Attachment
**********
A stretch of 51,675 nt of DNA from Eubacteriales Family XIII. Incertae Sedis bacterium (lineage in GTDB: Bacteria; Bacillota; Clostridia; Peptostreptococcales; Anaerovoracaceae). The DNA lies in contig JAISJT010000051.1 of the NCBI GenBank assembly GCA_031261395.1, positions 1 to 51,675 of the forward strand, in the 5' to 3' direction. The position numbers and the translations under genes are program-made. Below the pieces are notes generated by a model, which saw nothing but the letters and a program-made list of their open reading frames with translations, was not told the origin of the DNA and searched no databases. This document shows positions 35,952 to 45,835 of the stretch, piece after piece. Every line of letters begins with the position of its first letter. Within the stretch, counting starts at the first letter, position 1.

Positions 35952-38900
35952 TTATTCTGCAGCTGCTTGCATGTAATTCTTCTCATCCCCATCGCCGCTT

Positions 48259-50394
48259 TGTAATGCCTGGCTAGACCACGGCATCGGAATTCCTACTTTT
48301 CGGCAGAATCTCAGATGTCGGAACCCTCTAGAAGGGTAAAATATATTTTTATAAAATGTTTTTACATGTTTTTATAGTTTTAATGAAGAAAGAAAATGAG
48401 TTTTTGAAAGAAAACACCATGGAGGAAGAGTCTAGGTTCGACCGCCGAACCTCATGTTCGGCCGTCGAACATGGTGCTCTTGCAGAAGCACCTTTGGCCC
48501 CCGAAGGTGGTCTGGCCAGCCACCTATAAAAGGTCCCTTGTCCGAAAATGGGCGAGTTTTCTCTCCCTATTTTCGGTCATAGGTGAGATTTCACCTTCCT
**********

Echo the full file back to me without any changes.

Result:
A stretch of 51,675 nt of DNA from Eubacteriales Family XIII. Incertae Sedis bacterium (lineage in GTDB: Bacteria; Bacillota; Clostridia; Peptostreptococcales; Anaerovoracaceae). The DNA lies in contig JAISJT010000051.1 of the NCBI GenBank assembly GCA_031261395.1, positions 1 to 51,675 of the forward strand, in the 5' to 3' direction. The position numbers and the translations under genes are program-made. Below the pieces are notes generated by a model, which saw nothing but the letters and a program-made list of their open reading frames with translations, was not told the origin of the DNA and searched no databases. This document shows positions 35,952 to 45,835 of the stretch, piece after piece. Every line of letters begins with the position of its first letter. Within the stretch, counting starts at the first letter, position 1.

Positions 35952-38900
35952 TTATTCTGCAGCTGCTTGCATGTAATTCTTCTCATCCCCATCGCCGCTT

Positions 48259-50394
48259 TGTAATGCCTGGCTAGACCACGGCATCGGAATTCCTACTTTT
48301 CGGCAGAATCTCAGATGTCGGAACCCTCTAGAAGGGTAAAATATATTTTTATAAAATGTTTTTACATGTTTTTATAGTTTTAATGAAGAAAGAAAATGAG
48401 TTTTTGAAAGAAAACACCATGGAGGAAGAGTCTAGGTTCGACCGCCGAACCTCATGTTCGGCCGTCGAACATGGTGCTCTTGCAGAAGCACCTTTGGCCC
48501 CCGAAGGTGGTCTGGCCAGCCACCTATAAAAGGTCCCTTGTCCGAAAATGGGCGAGTTTTCTCTCCCTATTTTCGGTCATAGGTGAGATTTCACCTTCCT